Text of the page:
Analysis Of Variance ANOVA Definition
Analysis of variance ANOVA is a statistical technique used to compare the distributions around the means of a feature or an attribute within and across groups. It is a collection of steps that calculate variance in a data set, assign variance to various sources, and calculate the probability that the variance estimates differed by chance under the null hypothesis. Mean is the statistical measure of central tendency.
The Analysis Of Variance ANOVA approach is used to determine if differences in the means of several groups are likely to present in the population from which those groups are selected.
Analysis Of Variance ANOVA is a statistical method for comparing more than two sample means. It is among the more straightforward methods that fall under the general heading of “generic linear model.” A sample is first sorted into groups based on the values of one independent variable, often a discrete variable with a limited number of categories. The means of the dependent variable, a second variable, are computed within each group.
The variance of the individual instances within each group around that group’s mean is determined, and then the differences between the means for the various groups are contrasted.
The likelihood that the means are significantly different increases with the size of the mean difference (relative to the variation around each mean), making it less likely that one would commit a Type I (alpha) error by asserting that the groups have different means in the population from whom the sample is gathered.
Analysis Of Variance ANOVA Example
For instance, we could be interested in learning how socioeconomic class influences life expectancy. We would gather data on the sample’s social class and age at death, split it into six socioeconomic classes, and then compare the degree of variance within each class to the difference between the six classes. We will infer that social class significantly correlates with life expectancy if the variance within each class is noticeably less than the variation between them.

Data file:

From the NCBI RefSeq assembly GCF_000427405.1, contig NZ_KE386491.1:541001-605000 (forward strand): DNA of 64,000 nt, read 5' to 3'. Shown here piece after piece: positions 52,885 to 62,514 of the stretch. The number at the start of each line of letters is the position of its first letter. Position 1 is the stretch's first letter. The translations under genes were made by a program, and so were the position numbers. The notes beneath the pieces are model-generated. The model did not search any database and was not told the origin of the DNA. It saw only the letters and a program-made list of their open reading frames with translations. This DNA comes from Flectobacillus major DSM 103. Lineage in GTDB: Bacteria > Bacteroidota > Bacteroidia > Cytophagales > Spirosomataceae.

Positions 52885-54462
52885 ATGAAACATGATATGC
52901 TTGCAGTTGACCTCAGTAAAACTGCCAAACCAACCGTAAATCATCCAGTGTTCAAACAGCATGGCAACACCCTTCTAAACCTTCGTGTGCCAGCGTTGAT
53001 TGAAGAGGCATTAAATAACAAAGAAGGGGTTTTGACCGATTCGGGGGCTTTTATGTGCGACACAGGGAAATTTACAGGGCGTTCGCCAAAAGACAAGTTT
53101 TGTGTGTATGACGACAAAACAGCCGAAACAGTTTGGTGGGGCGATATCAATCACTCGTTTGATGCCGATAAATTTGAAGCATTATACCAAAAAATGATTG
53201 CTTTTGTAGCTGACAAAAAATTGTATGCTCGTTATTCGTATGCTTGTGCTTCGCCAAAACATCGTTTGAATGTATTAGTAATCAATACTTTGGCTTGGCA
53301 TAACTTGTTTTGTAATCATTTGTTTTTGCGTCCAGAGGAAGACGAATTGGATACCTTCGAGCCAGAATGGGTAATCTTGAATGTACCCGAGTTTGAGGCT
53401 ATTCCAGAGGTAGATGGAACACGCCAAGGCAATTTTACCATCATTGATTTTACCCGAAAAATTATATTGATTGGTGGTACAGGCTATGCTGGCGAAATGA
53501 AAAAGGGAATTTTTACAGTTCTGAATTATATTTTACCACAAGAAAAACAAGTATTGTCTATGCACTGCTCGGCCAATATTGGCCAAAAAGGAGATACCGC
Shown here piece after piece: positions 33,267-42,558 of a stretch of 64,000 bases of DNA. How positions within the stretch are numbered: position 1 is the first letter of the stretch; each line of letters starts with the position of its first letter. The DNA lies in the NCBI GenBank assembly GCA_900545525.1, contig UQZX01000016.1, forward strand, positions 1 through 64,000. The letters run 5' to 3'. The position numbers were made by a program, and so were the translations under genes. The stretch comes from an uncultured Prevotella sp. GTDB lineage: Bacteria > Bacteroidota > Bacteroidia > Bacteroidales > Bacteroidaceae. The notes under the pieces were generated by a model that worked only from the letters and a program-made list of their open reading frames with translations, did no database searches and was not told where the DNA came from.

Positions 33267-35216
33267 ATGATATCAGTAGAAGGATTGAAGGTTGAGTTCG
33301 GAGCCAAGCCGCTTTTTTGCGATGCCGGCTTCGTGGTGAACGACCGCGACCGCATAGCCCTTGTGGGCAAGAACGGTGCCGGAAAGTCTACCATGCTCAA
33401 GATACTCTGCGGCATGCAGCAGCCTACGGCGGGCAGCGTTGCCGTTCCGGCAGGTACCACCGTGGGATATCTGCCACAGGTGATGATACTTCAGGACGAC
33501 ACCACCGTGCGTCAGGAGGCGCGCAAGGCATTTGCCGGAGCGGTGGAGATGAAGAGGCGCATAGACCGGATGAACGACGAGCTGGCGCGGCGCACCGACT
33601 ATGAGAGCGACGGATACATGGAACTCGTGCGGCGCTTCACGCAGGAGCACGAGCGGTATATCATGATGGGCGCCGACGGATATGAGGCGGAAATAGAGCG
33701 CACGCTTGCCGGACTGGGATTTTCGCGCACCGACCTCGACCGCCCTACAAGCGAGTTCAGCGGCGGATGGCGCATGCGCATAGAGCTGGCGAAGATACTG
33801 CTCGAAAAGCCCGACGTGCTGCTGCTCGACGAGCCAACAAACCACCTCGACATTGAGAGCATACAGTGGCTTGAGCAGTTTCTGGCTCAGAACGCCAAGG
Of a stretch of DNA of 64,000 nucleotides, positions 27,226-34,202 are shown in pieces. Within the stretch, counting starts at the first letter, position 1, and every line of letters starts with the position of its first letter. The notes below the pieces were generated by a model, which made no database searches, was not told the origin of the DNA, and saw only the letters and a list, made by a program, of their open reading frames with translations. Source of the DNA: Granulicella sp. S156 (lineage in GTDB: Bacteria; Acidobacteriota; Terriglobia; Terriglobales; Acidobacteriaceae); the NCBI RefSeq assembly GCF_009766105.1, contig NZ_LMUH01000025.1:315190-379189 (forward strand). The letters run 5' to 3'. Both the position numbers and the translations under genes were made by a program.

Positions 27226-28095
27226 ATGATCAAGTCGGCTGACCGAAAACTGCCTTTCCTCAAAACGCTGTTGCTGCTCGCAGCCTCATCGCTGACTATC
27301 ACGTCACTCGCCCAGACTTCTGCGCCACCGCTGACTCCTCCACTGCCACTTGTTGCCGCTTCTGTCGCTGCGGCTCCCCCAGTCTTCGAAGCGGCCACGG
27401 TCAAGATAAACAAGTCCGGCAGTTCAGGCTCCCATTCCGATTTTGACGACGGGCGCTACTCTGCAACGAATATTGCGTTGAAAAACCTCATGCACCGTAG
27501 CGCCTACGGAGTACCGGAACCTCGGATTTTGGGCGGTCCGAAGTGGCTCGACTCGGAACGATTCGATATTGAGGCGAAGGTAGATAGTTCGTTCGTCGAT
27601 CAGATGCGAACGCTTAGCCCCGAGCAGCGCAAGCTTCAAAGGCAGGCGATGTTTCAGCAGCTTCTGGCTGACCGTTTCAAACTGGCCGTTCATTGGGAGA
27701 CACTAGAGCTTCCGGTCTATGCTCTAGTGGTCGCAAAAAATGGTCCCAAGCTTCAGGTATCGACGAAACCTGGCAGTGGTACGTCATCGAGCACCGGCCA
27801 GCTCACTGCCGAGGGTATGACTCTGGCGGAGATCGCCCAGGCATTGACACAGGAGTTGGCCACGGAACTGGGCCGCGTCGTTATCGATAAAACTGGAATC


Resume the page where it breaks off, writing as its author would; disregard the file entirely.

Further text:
By separating the variability of the observations into two types, ANOVA provides a way to determine whether the differences between the means are statistically significant. An example might be four groups of people with different educational qualifications for whom the mean wage level has been calculated. The variance within each group in the sample is one sort of variability, referred to as “within group” variability. The second category is “between groups” variability, which is the variance between group means. Likely, the population’s averages are unequal if this variability is high compared to the “within group” variability.
The following assumptions underlie the use of analysis of variance: (a) that each group is a representative sample drawn at random from a population that is considered normal; and (b) that the variances of the groups within the population are equal.